With 30 seconds left, Rose missed the first of two free throws and was kicking himself for failing to give his team the lead.

“I kept saying, `You’re going to get another shot,” Taj Gibson said he told his long-time teammate. Twenty-nine seconds later, Rose proved Gibson prophetic.

Rose hit an 18-footer with 0.9 seconds left to give the Wolves a 116-114 victory over the Phoenix Suns on Sunday night.

He carried his team by scoring 29 of his 31 points in the second half to help Minnesota overcome an 11-point deficit.

Gibson dunked to pull Minnesota within one with less than a minute to play. Karl-Anthony Towns intercepted a bad pass from Booker, and Rose hit the second of two foul shots to tie it at 114 with 30.5 remaining.

After giving Rose his pep talk, Gibson grabbed the loose ball after Devin Booker lost it on Phoenix’s next possession. With the shot clock off and the crowd on its feet, Rose calmly dribbled down the clock against Mikal Bridges before pulling up and hitting the final shot.

“I missed a lot. it was all up to my teammates and the coaches for giving me that confidence, putting the ball in my hands and just believing in me,” Rose said.

It was a good confidence boost for both the oft-injured guard, and a team that had lost two of its last three home games by a combined seven points.

“He needed that shot, you know what I’m saying?” Gibson said. “He’s been putting in so much work in, we’ve been in that situation a couple times this year and it didn’t go his way.”

Rose picked up the slack for Towns, who had 30 points but only two after halftime. He went 13 of 13 from the free-throw line in the half, but struggled against Phoenix’s double teams in the second.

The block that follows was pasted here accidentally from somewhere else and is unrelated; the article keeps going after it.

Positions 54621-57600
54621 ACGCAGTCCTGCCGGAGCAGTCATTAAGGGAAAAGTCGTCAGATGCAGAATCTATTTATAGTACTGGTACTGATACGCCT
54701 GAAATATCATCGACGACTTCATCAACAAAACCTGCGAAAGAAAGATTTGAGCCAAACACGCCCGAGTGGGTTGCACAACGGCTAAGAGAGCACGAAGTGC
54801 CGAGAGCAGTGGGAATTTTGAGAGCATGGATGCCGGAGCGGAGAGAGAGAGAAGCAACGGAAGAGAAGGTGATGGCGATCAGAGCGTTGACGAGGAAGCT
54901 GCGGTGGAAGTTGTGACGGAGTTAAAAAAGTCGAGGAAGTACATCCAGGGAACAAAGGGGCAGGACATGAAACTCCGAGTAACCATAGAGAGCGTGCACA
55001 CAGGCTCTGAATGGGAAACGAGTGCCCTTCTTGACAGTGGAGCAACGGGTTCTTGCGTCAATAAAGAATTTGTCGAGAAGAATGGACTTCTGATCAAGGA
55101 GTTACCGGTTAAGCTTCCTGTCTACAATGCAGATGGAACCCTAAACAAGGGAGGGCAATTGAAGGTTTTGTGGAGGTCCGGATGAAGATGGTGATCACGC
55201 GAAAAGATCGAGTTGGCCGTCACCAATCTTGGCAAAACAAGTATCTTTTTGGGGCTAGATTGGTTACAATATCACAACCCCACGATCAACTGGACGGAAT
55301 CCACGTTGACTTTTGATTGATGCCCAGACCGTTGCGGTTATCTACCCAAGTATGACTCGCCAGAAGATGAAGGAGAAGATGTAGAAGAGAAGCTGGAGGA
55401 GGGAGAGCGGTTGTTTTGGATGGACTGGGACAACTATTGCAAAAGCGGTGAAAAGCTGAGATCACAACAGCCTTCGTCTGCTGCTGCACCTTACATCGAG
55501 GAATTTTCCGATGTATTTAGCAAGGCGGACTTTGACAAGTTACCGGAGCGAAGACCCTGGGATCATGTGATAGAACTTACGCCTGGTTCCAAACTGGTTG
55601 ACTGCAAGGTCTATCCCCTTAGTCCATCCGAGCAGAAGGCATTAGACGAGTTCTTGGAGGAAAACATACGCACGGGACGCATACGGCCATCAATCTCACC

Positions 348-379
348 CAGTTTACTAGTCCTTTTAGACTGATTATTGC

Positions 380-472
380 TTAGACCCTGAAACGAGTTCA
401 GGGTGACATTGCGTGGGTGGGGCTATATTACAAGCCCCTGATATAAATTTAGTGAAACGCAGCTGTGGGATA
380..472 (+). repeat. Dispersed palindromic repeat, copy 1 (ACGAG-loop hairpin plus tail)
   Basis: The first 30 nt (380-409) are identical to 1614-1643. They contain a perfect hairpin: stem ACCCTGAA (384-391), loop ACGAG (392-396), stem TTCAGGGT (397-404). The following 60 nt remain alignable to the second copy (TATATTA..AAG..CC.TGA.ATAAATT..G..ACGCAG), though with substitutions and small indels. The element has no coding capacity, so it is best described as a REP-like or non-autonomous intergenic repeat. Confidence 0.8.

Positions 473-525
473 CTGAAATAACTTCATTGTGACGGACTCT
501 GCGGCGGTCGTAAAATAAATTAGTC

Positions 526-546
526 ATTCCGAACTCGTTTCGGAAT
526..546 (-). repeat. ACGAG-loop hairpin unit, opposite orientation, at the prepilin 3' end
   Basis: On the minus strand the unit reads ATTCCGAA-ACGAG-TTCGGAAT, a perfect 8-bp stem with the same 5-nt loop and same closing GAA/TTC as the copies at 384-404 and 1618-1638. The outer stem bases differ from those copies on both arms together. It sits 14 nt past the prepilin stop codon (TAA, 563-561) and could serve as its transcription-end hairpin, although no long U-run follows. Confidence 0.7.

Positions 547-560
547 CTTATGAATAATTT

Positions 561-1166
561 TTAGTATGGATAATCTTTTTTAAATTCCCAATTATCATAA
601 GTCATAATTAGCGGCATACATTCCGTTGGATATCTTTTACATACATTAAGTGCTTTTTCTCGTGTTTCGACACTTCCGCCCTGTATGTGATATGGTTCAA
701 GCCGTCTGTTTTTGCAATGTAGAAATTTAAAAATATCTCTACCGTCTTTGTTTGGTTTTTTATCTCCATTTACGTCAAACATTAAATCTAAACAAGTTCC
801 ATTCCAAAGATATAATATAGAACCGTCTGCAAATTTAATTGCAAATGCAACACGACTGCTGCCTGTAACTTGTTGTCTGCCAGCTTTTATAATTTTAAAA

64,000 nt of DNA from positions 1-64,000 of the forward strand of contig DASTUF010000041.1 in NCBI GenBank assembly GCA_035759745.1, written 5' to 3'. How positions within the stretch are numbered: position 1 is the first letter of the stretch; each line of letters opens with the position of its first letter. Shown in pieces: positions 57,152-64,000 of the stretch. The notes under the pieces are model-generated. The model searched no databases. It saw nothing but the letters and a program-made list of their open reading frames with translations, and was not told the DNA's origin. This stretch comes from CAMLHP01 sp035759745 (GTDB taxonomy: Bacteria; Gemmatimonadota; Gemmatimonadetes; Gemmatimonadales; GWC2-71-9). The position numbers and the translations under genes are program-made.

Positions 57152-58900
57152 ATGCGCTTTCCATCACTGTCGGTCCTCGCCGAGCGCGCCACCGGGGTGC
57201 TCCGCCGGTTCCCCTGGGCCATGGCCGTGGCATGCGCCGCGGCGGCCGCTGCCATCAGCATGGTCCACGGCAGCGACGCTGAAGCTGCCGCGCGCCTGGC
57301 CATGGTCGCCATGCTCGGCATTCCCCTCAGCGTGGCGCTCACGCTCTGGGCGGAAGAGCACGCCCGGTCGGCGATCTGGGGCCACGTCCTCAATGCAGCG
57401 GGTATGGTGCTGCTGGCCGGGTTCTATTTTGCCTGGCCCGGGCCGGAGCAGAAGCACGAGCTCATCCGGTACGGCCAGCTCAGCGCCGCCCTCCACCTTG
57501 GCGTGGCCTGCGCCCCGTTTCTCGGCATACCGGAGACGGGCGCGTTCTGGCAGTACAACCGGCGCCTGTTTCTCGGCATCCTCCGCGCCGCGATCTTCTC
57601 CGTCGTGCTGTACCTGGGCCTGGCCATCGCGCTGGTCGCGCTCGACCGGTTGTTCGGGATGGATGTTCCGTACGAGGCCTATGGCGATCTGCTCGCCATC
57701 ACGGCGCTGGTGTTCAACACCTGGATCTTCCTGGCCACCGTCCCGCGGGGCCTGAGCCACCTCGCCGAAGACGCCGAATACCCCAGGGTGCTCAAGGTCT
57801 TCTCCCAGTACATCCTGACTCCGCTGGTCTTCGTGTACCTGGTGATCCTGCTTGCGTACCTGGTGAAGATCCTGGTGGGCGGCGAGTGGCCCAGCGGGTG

“We just stepped it up in the second half,” said Dragan Bender, the main man charged with defending Towns. “We came out, tried to double him, try to get the ball out of his hands and make the other players make plays.”

With Towns struggling against double-teams in the second half, Rose kept the Wolves in the game on 11-for-18 shooting in the half.

 

Report: Dennis Smith Jr. rejoins Mavericks after reconciling with Rick Carlisle

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Second-year guard Dennis Smith Jr. has been rumored to be on the trade block. The Dallas Mavericks guard hasn’t seen eye-to-eye with coach Rick Carlisle, and several teams have expressed interest in Smith. It appeared that Smith was all set to join another team as part of a swap as we approach the trade deadline.

A report on Sunday on the latest from Dallas has changed all that. According to The Athletic, Smith and Carlisle have had productive talks and the 21-year-old is set to rejoin the team for their game on Tuesday.

Via Twitter:

Smith hasn’t made the kind of leap the Mavericks were hoping for. Despite an offensive explosion across the league, he hasn’t seen his advanced numbers experience a significant bump. Smith’s flaws are that of a young player — shooting and decision-making — so any additional communication with coaches will be a good thing for him.

Who knows is he and Carlisle can ever heal the wound fully, but it felt too soon to press the eject button on a Top 10 pick like Smith for Mavs fans.